The POWs were housed in a small house in Carangain which did not have room for 100 men. The Japanese did not issue the POWs blankets and some had to sleep on the floor.  One of the few good things about the detail was that the POWs had enough clean drinking water.
    The POWs worked side by side with Filipino civilians which was another good things about the detail since it allowed the Filipinos to smuggle cigarettes, food, and medicines to the POWs.  When the Japanese caught a Filipino doing this, the person was beaten.
    The Japanese commanding officer on the detail was Capt. Yukesaki who was later tried for war crimes.  The POWs were required to work even if they were sick or weak from disease and were beaten with sticks, other objects, and fists, for not working hard enough.  Ironically, the POWs felt their treatment on the detail was better than the treatment they received on other details.
    Keith remained on this detail until early August 1942, when he sent to Bilibid Prison.  It is not known when, but Keith became the orderly for General Weekes.  It was at this time that Keith was taken to the Port Area of Manila and boarded onto the Nagara Maru
    The ship sailed for Formosa on August 12th and arrived at Takao, Formosa, on August 14th.  Albert and the other POWs were disembarked from the ship and boarded onto the Susuya Maru the next day.  They sailed for Krenko, Formosa, arriving there on August 17th, where Keith was held at the Karenko POW Camp.  His parents learned he was a POW on Formosa on January 20, 1943.

    On March 25, 1943, his wife heard a Japanese announcer read a message from him.  The message said, "In good health and receiving treatment.  Having medical attention. Living in good climate in beautiful place.  The Japanese authorities are considerate of our care and welfare. Am eagerly awaiting the time that we can be together again.  Let the folks know and tell them to write and send latest pictures."  It should be mentioned that the authenticity of everything said in POW broadcasts was questioned by U.S. Government.  His wife would hear a second radio broadcast from him on May 27, 1944.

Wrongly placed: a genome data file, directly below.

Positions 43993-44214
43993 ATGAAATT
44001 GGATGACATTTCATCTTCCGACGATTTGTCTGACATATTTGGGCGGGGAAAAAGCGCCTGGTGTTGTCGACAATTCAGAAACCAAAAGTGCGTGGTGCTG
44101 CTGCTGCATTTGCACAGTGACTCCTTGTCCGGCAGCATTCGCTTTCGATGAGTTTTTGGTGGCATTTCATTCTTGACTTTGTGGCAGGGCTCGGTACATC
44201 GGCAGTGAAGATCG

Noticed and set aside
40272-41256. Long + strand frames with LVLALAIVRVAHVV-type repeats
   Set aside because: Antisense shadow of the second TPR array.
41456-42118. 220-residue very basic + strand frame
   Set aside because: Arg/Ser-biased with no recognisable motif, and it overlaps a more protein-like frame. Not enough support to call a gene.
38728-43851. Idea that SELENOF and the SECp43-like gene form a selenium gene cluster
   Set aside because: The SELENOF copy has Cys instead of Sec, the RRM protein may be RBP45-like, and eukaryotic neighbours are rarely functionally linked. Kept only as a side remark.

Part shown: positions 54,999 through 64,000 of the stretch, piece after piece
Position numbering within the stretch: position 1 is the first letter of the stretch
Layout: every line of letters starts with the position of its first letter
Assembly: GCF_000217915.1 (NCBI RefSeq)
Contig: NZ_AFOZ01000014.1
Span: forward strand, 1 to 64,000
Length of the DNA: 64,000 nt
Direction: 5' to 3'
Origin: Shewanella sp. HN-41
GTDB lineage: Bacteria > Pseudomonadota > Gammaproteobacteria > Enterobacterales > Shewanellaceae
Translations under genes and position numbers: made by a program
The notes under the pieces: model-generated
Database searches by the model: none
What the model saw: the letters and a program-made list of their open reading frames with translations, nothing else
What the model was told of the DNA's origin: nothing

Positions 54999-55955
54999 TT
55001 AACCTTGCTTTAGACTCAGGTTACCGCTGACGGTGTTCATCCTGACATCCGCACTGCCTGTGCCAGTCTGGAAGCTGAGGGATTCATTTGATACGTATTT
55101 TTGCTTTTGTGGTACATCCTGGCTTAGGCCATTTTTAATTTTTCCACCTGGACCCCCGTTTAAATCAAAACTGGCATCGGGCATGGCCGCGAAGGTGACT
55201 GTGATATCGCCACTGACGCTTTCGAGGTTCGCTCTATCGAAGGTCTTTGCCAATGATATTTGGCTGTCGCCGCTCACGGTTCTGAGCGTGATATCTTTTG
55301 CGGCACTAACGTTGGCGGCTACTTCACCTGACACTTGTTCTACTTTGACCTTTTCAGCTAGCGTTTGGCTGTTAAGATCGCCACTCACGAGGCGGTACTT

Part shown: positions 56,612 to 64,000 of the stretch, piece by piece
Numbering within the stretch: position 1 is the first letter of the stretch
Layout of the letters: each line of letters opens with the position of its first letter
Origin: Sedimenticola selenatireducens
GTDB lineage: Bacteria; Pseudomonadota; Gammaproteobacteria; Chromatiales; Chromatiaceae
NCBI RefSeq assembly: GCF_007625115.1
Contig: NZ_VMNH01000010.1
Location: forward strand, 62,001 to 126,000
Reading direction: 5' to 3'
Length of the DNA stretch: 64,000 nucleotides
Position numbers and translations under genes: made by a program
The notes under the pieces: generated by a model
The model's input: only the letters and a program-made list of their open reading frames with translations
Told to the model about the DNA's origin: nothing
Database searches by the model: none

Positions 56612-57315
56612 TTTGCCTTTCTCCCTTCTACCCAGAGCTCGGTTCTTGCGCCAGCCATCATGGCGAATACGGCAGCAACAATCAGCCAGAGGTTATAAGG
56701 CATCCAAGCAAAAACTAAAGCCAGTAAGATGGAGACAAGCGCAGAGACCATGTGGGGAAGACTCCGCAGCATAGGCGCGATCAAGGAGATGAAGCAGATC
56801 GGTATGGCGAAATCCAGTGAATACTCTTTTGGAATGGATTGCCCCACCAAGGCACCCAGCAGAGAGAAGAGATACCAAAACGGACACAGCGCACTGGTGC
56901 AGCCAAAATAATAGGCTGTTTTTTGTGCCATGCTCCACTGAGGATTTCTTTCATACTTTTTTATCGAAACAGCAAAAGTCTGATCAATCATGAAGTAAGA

In January 1945 , Keith and other POWs were moved to Keelung, Formosa, and were they boarded onto the Enoshima Maru.  The ship sailed on January 25th and arrived at Moji, Japan, on January 30th.  From there, the POWs were taken by train to Tokyo 23-D.  In the camp, Keith was assigned to the kitchen. Since the cooks cooked meals for the Japanese, as well as the POWs, they were able to eat fresh fruit and vegetables.  Most of the other prisoners were not as lucky and worked in the Kawasaki ship yard.

    During Keith's time in the camp, the air raids became more frequent.  On May 22nd, 250 American B-29's dropped incendiary bombs on Kawasaki.  The bombs landed on all sides of the camp, but not one bomb landed within the camp, even though the air raid lasted for four hours.   Keith later said that the POWs welcomed the bombers.  On June 30, 1945, Tokyo 23-D was closed and the POWs were sent to Kawasaki #1-B.
    During his time in the camp, he was allowed to make another radio broadcast to his family in July, 1945.   In the broadcast he said he was fine, that he could not wait to get home, sent his love to his family, and spoke of his brother's new baby.  The last item proved he had received his wife's letter to him.   He also said he wanted to return to his job and could not wait to start building his new home.  He also told his family he was in good health and not to worry.

    Keith remained in Kawasaki 1-B until the end of the war.  On September 4th, he wrote a letter to his wife and stated he was getting ready to board a plane for Okinawa.  He did say in the letter that he was too excited to write much.  He was returned to the Philippines before returning to San Francisco on the U.S.S. Hugh Rodman on October 3, 1945.  From there, he was sent to a Veterans Administration Hospital in Spokane, Washington, and later transferred to another hospital in Tacoma, Washington, suffering from beriberi and dysentery.

    Keith was discharged from the army on June 1, 1946, and went to Eastern Oregon State College on the GI Bill.  He received an associates degree in accounting.  He worked several accounting jobs in La Grande, Oregon, before taking a job with the Standard Insurance Company.  He remained in this job until he retired.  Jean and Keith became the parents of two children.
    It should also be mentioned that on January 20, 1953, Keith testified at the court martial of Sgt. John D. Provoo who was accused of collaborating with the Japanese,  Keith stated that he had never heard Provoo say or do anything that was harmful to other Americans.

     Albert Keith Walker passed away on August 23, 1999.